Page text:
TO coincide with World Mental Health Day today (10 October), the NHS in Devon has launched a short film to encourage people with a severe mental illness, and those who care for them, to have their free flu and covid vaccinations this winter.
Preventing severe respiratory illnesses such as Covid-19 and flu is particularly important for people with severe mental illness, who are much more vulnerable to both viruses.
A new film launched by NHS Devon and Devon County Council highlights the importance of having both the vaccinations for people with severe mental illness, as well as an annual health check.
The short film features local clinicians and lived experience of people with severe mental illness, sharing their experience of what reasonable adjustments can be made to make these appointments more accessible and suitable for people.
Dr Emma Sircar, GP at Okehampton Medical Centre, said: “We know that people with severe mental illness often have poor physical health, and they can die 15-20 years earlier than the rest of the general population.
“People with severe mental illness sometimes experience barriers or face difficulty in attending a healthcare setting, then don't attend for routine healthcare such as vaccinations.
“We are used to making reasonable adjustments for people.
“If you feel uncomfortable in a waiting room, you can ask a friend or a relative to wait for you, and you can wait in the car and then they can come and get you when it’s time for your appointment.
“Or if there is anything that you think will make you more comfortable about coming in for your vaccine or health check we will always try and accommodate that.”
Healthcare professionals can make reasonable adjustments to make it easier for people with severe mental illness to have their vaccinations and annual health checks. This includes:
• longer appointments or having a carer, friend or peer support.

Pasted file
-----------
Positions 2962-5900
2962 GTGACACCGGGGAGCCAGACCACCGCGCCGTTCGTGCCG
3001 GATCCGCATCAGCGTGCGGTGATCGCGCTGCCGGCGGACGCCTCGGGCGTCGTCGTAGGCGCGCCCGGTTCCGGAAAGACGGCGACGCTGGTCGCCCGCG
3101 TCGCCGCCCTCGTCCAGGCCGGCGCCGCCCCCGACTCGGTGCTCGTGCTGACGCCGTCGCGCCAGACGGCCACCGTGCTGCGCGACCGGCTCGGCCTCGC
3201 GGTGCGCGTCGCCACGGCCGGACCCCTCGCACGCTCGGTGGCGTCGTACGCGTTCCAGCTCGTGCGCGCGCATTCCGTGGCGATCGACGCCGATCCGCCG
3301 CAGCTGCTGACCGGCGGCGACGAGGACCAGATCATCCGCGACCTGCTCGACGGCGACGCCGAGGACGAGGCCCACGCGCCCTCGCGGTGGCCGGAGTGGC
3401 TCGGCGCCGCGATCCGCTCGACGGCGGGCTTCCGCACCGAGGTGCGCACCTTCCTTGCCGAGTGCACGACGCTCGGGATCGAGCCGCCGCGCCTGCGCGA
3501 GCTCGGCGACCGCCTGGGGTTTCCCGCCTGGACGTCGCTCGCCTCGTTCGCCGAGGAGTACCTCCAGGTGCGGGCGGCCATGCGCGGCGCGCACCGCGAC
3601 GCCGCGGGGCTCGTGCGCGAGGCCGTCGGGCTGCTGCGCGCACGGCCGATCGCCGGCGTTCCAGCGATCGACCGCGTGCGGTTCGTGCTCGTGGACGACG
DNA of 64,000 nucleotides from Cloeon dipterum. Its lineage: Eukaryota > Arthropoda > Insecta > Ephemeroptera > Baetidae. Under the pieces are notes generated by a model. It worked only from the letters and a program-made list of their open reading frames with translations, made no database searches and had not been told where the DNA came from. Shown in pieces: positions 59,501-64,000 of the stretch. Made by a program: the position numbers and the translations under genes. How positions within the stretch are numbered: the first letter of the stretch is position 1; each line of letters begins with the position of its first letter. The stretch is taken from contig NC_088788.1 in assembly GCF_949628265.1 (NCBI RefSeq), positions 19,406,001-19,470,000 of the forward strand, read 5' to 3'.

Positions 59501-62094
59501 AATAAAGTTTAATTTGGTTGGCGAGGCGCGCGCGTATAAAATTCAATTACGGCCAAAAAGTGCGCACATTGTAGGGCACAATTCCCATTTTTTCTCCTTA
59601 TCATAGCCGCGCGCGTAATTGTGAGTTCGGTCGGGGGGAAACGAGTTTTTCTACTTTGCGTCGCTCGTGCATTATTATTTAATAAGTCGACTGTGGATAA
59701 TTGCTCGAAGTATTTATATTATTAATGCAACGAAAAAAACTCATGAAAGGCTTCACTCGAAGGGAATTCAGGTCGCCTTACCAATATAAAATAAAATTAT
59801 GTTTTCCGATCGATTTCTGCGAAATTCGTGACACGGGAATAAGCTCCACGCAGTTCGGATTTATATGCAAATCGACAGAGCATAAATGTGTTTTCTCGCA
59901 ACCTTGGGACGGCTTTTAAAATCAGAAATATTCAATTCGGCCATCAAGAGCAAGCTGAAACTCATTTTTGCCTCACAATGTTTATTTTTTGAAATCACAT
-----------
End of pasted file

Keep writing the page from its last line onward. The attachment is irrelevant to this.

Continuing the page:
• an appointment at the beginning or end of the day, or a quiet place to wait.
• additional reassurance or support if they are afraid of needles and are having a blood test or vaccine.
• a sign-language service.
• transport if they need help getting to the GP surgery.
• a home visit if they are unable to leave home.
Driven by analysis of local data, the NHS vaccination campaign has sent invitations to eligible adults during the past two weeks, including those with an underlying health condition such as severe mental illness, and people aged 65 and over, to book flu and Covid-19 vaccination appointments.
World Mental Health Day is about raising awareness of mental health and driving positive change for everyone’s mental health.
It’s also a chance to talk about mental health, how we need to look after it, and how important it is to get help if you are struggling.
Emily, who featured in the film, said: “Having the annual health check and vaccinations are very important, but getting to the surgery can be the most important first step.
“A lot of people feel that they can’t attend because they feel such anxiety.
“Because of the help I've had from the medical professionals at Okehampton Medical Centre, I do believe that it is possible.”
Andrew, who also featured in the film, said: “I got offered a vaccine early on. “Even though providing a care for people with mental health illnesses can be a challenge, because of the help I’ve received I do believe it is possible.”
GP practices and other local NHS services have also been contacting people to offer both flu and Covid-19 vaccines, sometimes in the same visit.
Where this is not possible, it is better to get each vaccine as soon as you can rather than waiting.